Yesterday the University of Concepcion (U de C) hosted Bill and me to welcome us to town and to the campus.

The above video is of the mural at the art museum on campus. It is the Presencia de America Latina by painter Jorge Gonzalez Camarena

What a privilege to meet University officials and to have the chance to say thank you for inviting us to be a part of their community for a brief period of time. A Fulbright Grant is a huge privilege and we don’t take this opportunity lightly, although we do plan to have as much fun as we can cram into a few months!

After our meeting on campus, we went to lunch with Lilian (director of the English language teaching program), Cecelia (also from the university), and Laura (Lilian’s daughter) at a restaurant specializing in seafood. I stuffed myself so full of the crab and shrimp cannelloni I ordered that I didn’t need to eat again until today.

Getting to know a new town is a slow process, but we’ve been given a huge jumpstart because Laura–who is 19, speaks amazing English, and has a knack for making the big task of getting oriented feel like a cinch–has been willing to spend a couple of afternoons walking us around town, translating for us, and generally hanging out. She’s been our delightful anchor, and we’re incredibly grateful. Because we are here in Chile under a Temporary Residency Visa, we have to register our presence with local and federal authorities. Laura helped us navigate some of the red tape yesterday as if she’d done it a million times before for other foreigners (she hasn’t).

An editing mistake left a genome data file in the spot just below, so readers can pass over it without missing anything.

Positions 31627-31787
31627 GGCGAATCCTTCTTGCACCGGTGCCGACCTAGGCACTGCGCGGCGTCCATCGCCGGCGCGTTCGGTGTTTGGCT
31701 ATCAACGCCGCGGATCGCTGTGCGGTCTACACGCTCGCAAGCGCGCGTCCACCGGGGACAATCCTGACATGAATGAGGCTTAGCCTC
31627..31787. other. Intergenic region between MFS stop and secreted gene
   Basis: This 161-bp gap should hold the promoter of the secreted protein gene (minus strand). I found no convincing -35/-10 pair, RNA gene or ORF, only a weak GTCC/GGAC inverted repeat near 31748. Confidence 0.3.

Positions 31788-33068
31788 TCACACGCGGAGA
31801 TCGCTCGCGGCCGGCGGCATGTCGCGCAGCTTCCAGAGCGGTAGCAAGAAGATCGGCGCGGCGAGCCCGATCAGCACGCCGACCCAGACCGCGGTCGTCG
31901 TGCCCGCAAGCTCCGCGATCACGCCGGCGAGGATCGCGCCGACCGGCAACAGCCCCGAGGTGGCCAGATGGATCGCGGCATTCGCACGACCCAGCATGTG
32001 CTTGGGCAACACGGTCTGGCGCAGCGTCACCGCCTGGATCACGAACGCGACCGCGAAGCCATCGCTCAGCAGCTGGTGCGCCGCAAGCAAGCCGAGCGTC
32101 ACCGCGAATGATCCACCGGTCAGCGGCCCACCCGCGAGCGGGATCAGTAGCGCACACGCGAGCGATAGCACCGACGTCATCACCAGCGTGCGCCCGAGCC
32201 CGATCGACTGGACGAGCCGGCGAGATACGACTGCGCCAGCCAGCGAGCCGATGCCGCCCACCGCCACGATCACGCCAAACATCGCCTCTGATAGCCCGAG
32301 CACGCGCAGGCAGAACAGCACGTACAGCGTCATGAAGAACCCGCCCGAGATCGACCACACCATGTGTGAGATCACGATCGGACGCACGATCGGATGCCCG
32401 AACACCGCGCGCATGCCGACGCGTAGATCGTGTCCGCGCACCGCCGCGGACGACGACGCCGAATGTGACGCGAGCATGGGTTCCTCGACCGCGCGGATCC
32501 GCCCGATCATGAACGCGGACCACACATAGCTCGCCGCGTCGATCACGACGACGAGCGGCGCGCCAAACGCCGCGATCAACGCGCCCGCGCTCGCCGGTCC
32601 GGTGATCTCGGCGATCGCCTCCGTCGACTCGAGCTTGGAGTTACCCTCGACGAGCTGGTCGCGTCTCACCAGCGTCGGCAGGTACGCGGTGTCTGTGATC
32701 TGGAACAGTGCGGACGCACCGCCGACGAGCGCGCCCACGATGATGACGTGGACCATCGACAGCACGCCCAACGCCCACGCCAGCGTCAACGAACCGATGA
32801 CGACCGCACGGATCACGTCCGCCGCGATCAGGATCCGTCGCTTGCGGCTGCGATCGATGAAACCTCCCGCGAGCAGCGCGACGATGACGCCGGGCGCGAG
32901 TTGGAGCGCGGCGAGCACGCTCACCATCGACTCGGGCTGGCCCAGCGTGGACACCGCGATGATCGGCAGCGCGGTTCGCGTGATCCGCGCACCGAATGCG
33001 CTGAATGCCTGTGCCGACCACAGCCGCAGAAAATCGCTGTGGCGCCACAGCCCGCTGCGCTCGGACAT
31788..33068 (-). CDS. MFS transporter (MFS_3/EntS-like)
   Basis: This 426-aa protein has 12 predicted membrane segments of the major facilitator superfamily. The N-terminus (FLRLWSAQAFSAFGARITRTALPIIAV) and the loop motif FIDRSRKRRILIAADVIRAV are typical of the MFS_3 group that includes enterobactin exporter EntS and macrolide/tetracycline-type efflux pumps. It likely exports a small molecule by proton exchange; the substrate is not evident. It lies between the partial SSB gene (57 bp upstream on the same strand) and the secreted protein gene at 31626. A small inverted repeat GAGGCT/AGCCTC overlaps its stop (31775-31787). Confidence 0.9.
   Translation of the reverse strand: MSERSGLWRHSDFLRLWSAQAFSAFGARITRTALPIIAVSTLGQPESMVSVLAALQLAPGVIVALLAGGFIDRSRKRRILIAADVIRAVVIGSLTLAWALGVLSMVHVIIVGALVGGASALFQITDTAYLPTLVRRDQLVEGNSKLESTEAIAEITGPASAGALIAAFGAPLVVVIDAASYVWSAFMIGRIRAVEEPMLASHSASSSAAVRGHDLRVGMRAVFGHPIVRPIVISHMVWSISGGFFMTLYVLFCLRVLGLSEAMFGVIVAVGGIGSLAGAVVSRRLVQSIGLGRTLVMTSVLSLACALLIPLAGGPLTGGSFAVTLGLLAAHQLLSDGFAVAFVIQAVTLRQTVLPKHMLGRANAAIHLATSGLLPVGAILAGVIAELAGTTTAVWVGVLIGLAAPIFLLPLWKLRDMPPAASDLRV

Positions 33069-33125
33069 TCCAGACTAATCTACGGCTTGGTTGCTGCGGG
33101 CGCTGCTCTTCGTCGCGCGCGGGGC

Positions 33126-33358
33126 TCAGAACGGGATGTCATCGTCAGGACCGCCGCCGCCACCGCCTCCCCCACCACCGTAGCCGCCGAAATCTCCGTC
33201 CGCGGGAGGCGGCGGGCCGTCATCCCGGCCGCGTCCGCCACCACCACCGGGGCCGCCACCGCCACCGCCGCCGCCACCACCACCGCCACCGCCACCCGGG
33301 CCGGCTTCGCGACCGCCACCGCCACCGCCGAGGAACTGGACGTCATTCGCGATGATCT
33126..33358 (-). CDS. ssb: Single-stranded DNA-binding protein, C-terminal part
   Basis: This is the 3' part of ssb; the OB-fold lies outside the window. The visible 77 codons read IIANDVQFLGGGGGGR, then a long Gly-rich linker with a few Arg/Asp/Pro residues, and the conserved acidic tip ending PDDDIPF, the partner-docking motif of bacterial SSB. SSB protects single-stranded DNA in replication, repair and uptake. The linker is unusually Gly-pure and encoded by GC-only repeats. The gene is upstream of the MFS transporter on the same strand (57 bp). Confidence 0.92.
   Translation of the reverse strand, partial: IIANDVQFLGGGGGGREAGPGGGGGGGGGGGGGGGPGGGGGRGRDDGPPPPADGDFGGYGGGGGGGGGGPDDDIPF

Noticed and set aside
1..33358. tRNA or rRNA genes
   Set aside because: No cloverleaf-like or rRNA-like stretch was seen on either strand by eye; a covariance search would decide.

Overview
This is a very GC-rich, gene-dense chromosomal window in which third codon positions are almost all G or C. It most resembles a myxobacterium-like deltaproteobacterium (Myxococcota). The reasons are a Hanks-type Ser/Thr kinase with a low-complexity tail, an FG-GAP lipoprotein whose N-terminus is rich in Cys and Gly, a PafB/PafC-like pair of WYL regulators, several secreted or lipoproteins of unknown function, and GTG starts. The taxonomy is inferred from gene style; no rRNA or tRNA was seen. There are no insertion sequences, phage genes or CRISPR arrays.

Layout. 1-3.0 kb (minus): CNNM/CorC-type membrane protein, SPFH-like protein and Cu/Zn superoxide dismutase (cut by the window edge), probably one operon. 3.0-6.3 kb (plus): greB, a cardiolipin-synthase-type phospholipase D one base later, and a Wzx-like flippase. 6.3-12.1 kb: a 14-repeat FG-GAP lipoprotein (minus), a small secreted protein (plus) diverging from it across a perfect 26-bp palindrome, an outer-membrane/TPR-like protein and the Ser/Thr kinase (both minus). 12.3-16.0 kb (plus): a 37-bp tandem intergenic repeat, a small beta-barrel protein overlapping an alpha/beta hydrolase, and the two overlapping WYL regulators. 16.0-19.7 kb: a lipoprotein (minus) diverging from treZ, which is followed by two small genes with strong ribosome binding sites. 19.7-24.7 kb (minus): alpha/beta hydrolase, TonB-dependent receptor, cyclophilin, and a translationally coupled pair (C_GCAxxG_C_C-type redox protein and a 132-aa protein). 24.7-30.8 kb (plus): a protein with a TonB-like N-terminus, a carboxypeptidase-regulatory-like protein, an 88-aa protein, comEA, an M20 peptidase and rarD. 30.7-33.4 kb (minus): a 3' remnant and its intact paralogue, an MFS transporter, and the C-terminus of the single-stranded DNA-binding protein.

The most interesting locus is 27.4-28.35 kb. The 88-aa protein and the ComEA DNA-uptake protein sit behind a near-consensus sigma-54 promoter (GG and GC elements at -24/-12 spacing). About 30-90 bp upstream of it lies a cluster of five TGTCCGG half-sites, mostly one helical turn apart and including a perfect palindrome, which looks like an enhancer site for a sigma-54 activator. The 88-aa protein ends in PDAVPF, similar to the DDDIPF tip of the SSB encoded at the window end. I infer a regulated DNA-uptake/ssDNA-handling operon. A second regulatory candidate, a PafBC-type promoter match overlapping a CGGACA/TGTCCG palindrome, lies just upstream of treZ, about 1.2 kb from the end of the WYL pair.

Today we simply HAD to get out for a run.


We started at the campus, and then wound our way through the university district alongside a park called “Parque Ecuador.” Sadly, the park itself is closed right now for remodeling during the winter months (remember: the seasons are flipped when you go south of the equator), but we were able to run along the edge of it on a well-marked bike/foot path. I’m sure as time goes on we’ll find some additional routes, but this is a good start–a few safe and easy miles where I can run alone when Bill isn’t handy to come along.

After our run, we changed clothes and went for a walk (I think we put in about nine miles today altogether). By the end of the day, what could we do but find a beer. Here’s Bill at Latitude Sur, a local microbrewery with ONE in-house brew. But ah… it was nice.


One of the really hard things for me to see every time I have visited Central and South America is that in some places, homeless dogs roam the streets in great numbers. Concepcion has this issue, just as Punta Arenas does in the south of Chile, and just as many cities in Mexico do. Probably other countries contend with the issue, too. Some of these poor pups are seemingly full breeds who have been turned out on the street by their owners. Yesterday I saw a beautiful Rhodesian Ridgeback who had to be a full-blood. People are generally kind to these sad creatures–even feed them, as I understand it. And Laura told us that there is a neutering program in town which has been helping to decrease their numbers, but still… It’s very hard for me, as a dog lover, to look into the eyes of these beautiful animals and to know there is nothing I can do for them.

Dogs sleeping on the platform in the square

Dogs sleeping on the platform in the square

Looking for scraps at the market

Looking for scraps at the market

Tonight as I sit typing this, I’m missing my own creatures and my own house, but I’ve had news from home. Jane, Fuji, and Bronte are all being well cared for, so there’s nothing to worry about. Our house is occupied by our lovely friend HH. Still, we are far away from everything we know. But we have to stretch beyond what’s comfortable to grow, friends.  We have to leave one thing to find another, don’t we?

More news to come as the days pass.

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